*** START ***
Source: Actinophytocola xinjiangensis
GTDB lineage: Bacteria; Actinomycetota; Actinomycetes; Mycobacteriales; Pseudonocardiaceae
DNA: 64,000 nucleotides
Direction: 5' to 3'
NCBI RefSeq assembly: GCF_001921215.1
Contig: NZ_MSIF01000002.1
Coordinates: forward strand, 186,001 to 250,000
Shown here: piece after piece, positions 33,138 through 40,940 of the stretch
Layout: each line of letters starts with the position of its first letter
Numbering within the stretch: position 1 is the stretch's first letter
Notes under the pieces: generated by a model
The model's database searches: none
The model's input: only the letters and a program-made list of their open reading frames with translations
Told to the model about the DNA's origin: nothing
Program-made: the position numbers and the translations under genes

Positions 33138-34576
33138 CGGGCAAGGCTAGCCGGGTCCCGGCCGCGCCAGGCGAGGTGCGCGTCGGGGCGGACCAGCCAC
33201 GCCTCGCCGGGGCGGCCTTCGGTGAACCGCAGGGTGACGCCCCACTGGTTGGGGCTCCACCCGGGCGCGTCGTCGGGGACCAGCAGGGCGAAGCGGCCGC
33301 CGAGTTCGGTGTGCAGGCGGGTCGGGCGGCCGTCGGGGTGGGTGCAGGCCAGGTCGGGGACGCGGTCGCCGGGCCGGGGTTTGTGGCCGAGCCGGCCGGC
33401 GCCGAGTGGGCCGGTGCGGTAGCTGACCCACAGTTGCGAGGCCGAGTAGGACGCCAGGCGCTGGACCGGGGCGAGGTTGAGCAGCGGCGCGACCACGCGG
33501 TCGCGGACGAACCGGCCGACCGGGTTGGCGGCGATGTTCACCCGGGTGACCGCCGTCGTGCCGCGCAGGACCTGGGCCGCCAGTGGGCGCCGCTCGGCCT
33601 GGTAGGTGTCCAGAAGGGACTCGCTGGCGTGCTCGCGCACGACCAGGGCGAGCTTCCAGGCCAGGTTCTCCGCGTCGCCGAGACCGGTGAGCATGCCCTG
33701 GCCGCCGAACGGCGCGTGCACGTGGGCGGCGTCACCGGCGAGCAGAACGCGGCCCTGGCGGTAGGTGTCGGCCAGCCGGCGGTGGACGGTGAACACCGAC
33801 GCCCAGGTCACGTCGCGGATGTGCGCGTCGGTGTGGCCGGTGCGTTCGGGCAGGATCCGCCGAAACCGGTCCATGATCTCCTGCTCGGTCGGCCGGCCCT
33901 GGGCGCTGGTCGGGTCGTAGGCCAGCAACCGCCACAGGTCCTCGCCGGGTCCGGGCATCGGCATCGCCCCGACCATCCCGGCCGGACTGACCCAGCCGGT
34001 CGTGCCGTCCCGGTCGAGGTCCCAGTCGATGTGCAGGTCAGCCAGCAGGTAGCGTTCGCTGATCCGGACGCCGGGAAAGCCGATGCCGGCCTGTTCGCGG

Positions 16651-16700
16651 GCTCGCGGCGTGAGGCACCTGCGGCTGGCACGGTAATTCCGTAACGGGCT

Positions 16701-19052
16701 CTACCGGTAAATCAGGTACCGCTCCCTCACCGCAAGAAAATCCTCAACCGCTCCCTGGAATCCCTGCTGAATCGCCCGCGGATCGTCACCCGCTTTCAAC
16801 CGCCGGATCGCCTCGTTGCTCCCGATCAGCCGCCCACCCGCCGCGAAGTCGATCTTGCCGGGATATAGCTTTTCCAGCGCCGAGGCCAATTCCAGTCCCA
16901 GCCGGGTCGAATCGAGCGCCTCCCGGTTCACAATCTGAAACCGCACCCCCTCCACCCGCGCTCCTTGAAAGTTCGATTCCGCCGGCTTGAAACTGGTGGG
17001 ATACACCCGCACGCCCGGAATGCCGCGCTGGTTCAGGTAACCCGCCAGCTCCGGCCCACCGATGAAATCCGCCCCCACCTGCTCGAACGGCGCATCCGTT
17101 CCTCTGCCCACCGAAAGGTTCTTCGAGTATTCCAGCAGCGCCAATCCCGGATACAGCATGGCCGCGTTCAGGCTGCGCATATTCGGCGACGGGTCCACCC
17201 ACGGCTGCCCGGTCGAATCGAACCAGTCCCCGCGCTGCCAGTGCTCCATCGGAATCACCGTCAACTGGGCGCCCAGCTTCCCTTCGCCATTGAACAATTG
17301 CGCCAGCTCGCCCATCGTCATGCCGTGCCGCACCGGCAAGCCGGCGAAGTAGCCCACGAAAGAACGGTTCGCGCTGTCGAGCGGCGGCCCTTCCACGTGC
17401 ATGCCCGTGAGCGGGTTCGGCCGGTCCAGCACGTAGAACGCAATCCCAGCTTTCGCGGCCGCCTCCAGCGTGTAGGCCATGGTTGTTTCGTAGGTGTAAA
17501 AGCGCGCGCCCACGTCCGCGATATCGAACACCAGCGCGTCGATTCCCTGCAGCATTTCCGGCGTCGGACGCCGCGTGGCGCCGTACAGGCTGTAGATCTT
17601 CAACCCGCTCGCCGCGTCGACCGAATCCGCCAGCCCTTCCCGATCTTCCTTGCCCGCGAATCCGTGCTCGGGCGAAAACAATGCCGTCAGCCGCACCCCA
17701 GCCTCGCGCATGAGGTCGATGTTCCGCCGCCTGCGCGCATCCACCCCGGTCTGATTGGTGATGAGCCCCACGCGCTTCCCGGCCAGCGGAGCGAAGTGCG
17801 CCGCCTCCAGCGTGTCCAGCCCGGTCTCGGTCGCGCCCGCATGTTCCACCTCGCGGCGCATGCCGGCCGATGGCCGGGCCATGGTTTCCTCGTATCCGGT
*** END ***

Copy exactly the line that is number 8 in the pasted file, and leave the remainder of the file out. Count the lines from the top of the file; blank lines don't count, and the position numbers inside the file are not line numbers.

Shown here: piece after piece, positions 33,138 through 40,940 of the stretch